We previously [22] deduced a growth mechanism for the system with potassium as counter ion in which carbonate substitutions in the lattice do not play a role. The initial crystals were determined by a combination of diffraction and Fourier transform infrared (FTIR) spectroscopy data including time resolved measurements to be OCP-like, but without the 3D stacking order needed for real OCP crystals because the initially-formed crystals were so thin. During growth the crystals in average became increasingly apatitic to result in the constant calcium occupancy and lattice constants accompanied by the reduced crystallite size aspect ratio. A similar evolution of Ca-occupancy and crystal shape/size is seen in the present case (Figure 1D) showing that the same growth mechanism acts in the present sodium counter-ion case.

Impact of Pyrophosphate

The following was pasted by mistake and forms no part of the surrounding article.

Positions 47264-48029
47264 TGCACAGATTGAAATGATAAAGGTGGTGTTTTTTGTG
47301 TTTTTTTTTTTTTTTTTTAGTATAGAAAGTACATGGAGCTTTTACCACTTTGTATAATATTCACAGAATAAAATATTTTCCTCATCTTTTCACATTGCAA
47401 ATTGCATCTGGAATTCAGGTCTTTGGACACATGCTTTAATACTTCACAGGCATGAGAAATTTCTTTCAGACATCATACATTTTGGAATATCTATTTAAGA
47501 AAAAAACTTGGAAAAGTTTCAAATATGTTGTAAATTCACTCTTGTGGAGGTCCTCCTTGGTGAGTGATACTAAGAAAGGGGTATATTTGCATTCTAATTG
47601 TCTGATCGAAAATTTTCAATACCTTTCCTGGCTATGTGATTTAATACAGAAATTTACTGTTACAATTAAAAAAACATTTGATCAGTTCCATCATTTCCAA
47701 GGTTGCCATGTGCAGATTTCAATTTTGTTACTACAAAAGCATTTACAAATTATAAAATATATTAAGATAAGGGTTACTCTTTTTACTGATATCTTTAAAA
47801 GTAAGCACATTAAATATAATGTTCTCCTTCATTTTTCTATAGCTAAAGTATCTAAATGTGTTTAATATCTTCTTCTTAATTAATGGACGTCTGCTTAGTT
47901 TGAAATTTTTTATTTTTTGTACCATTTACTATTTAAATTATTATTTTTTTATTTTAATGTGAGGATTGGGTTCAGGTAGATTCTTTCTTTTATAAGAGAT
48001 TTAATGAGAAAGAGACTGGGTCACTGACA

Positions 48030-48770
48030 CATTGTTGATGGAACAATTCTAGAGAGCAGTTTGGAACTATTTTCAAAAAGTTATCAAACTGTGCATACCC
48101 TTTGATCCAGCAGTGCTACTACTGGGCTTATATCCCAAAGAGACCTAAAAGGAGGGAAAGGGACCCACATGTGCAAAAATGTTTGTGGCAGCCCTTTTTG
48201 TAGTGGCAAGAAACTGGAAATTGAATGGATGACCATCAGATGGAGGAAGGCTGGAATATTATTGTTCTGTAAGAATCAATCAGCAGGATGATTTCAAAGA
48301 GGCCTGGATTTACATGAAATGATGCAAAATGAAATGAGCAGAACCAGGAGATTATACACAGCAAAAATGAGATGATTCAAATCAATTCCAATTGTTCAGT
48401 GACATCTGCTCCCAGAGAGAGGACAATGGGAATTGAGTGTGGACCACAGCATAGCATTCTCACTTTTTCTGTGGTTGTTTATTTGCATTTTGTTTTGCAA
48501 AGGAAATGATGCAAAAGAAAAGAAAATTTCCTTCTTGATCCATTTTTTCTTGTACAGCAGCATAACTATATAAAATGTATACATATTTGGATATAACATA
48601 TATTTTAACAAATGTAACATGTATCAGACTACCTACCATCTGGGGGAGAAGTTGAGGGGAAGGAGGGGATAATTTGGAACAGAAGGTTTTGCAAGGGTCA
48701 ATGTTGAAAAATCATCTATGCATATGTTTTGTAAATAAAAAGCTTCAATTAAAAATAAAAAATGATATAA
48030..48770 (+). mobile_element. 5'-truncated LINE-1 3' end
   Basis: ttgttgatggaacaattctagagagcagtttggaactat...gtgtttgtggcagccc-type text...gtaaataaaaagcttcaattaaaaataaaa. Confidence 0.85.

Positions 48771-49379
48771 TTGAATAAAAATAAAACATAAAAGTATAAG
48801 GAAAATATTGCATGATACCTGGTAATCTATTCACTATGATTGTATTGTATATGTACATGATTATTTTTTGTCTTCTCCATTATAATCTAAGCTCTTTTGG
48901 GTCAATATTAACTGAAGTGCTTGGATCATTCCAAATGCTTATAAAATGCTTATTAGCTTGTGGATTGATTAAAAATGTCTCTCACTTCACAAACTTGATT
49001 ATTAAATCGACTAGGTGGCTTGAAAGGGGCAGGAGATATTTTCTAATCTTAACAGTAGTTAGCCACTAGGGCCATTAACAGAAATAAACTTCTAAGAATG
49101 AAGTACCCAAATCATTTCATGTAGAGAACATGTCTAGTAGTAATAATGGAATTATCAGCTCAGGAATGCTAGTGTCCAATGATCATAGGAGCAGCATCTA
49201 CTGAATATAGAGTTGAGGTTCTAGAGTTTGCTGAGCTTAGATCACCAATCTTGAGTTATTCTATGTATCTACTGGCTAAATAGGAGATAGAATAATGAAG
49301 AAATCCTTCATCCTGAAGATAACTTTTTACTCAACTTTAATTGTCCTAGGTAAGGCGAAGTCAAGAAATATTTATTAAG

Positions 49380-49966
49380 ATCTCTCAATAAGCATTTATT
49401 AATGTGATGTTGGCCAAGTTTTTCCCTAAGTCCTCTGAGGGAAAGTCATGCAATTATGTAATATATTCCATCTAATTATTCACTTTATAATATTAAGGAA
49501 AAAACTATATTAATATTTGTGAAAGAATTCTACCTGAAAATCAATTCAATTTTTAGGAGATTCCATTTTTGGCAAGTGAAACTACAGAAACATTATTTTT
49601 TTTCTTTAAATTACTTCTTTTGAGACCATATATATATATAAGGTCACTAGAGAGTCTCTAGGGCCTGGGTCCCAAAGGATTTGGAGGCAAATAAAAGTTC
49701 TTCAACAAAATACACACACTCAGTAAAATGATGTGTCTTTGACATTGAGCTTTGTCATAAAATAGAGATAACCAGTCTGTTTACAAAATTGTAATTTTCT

Addition of pyrophosphate strongly impacted the crystallization kinetics. The results are summarized in Figure 2 and Figure 3. Figure 2A compares the refined scale factors for different pyrophosphate concentrations with sigmoidal fits overlaid to further illustrate the trends. As evident from the data, pyrophosphate impacts both the time until first crystals are detected (nucleation time, Figure 2C), and the rate of transformation from amorphous to crystalline material, i.e., the slope of the curve (Figure 2B). The nucleation time was found to depend exponentially on pyrophosphate concentration, Figure 2C, featuring very significant stabilization of the ACP phase to the point of a retardation from minute to hour time scale. Results from repeated experiments are also shown to illustrate the excellent reproducibility of the data. This stabilization of ACP is in accordance with previous work by others at pH 8.5 measured ex situ [14]. The growth rate was likewise reduced as seen from the derivative of the scale factor time dependence, shown as the derivative of an analytical sigmoidal parameterization of the data in Figure 2B. In the presence of the additive, the crystallite size evolved qualitatively in the same manner as without additive, Figure 2D,E, i.e., with an aspect ratio that decreased with time. However, above a certain threshold concentration, in between 1.0% and 2.5% pyrophosphate, there was an abrupt change in the shape of the crystallites. The final length of the needles was reduced to 24.7(1) nm for all measured concentrations above 1.0%.